4 Steps to Becoming A More Creative and Original Comedian
Take The Audience’s Perspective
You want ot look at your own material from the audience’s perspective and relate it back to the material or performances that other people are doing. If you didn’t have the expertise in stand-up comedy that you do… would you still pick yourself out of a lineup of 20 or 50 comedians? 100? 1000? Imagine a hypothetical where you could watch 1000 comedians on the same show. in a row. If Steve Martin were one of those comedians (in the 1970’s), then it wouldn’t matter how many other comedians you were watching on that night. What comedian is going to really stand out? It’s going to be comedians that were highly original during their performance… comedians like Richard Pryor, Steve Martin, Andy Kaufman, and a few others. It doesn’t matter how long the show was because the comedians that you’d remember are the ones that are the most highly original.
You want to look at your material from the audience’s perspective. Even if you didn’t know much about comedy you could still pick out Andy Kaufman from a lineup. You could still pick out Steve Martin from a lineup. They were amazingly original.
This is not to say that you have to be on the extreme of originality. You can be more like Demitri Martin. He was original, but didn’t completely shatter all of the stand up comedy rules. He was moderately original when compared to performers like Steve Martin and Andy Kaufman.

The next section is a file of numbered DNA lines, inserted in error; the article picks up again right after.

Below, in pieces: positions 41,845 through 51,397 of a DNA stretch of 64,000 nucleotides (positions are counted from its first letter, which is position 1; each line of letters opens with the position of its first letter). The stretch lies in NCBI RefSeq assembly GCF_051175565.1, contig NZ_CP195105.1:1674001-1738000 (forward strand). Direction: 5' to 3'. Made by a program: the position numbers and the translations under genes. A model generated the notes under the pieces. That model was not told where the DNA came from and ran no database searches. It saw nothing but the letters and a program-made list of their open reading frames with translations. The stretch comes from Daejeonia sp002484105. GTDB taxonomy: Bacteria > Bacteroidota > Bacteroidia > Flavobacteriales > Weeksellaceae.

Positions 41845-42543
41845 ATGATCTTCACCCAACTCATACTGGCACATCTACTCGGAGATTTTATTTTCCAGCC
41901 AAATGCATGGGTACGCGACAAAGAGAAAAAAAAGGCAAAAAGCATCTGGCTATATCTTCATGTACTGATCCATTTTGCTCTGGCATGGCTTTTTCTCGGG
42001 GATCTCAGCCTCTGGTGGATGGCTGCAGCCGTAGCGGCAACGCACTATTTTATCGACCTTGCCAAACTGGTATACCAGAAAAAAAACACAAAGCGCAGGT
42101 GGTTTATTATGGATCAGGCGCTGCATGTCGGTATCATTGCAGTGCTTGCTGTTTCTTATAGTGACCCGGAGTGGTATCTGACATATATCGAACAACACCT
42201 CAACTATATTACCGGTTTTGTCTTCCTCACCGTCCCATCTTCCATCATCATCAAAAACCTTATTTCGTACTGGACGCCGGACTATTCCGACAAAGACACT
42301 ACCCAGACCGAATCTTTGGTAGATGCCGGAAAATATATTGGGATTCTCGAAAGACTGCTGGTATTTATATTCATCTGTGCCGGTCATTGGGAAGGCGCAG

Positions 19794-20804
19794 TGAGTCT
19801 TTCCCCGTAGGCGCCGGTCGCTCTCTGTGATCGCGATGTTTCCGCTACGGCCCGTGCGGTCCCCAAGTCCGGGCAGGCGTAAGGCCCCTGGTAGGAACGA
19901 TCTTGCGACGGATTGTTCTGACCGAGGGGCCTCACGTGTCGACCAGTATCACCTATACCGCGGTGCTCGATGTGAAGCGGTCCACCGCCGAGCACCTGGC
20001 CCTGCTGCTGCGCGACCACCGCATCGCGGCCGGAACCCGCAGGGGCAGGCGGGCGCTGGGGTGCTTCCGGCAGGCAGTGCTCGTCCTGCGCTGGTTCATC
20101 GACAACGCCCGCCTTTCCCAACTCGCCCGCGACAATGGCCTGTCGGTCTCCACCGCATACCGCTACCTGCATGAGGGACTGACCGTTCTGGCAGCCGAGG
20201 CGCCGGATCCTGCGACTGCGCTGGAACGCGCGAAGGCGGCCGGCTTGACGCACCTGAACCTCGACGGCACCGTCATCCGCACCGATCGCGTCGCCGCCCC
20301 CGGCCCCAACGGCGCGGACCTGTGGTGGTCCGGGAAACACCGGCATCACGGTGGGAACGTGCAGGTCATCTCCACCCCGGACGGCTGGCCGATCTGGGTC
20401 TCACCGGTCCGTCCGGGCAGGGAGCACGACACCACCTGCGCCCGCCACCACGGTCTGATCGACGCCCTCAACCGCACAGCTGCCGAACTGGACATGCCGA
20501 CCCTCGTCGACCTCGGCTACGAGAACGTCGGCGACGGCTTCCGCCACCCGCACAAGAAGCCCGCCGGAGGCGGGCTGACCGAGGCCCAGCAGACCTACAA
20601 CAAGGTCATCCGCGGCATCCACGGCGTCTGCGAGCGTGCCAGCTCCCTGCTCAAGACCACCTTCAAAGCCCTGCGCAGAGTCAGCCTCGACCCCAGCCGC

The point is, you want to take a novice’s perspective of stand-up comedy and ask yourself “Would I find me worth talking about? Could I pick myself out of the crowd?”
Don’t Use Step-By-Step Systems For Writing
Whether you’ve taken someone else’s writing course or you’ve developed your own writing system… both won’t benefit you as far as originality is concerned. If you want to be highly original, you have to give yourself the maximum amount of “wiggle room” to be original. You simply can’t do that through using a step-by-step system. The ability to become original comes from that grey area where you can freely explore writing and performing styles that are new and unique.
Layer Complexity Onto Your Material
The first time you write comedy material, it’s going to be very general. You’ll get the main idea across. What great comedians do is take that laugh and build on top of it. More novice comedians will get a laugh and leave it at that. Great comedians take the original laugh and learn how to build on it. They don’t just build on it to get more laughs, even though that is one of the main goals. Obviously, you want to get as much laughter on stage as possible. What they do is layer complexity onto their material. Once you get your general concept for a joke nailed down, you want to start layer these fun, new layers of complexity onto your material.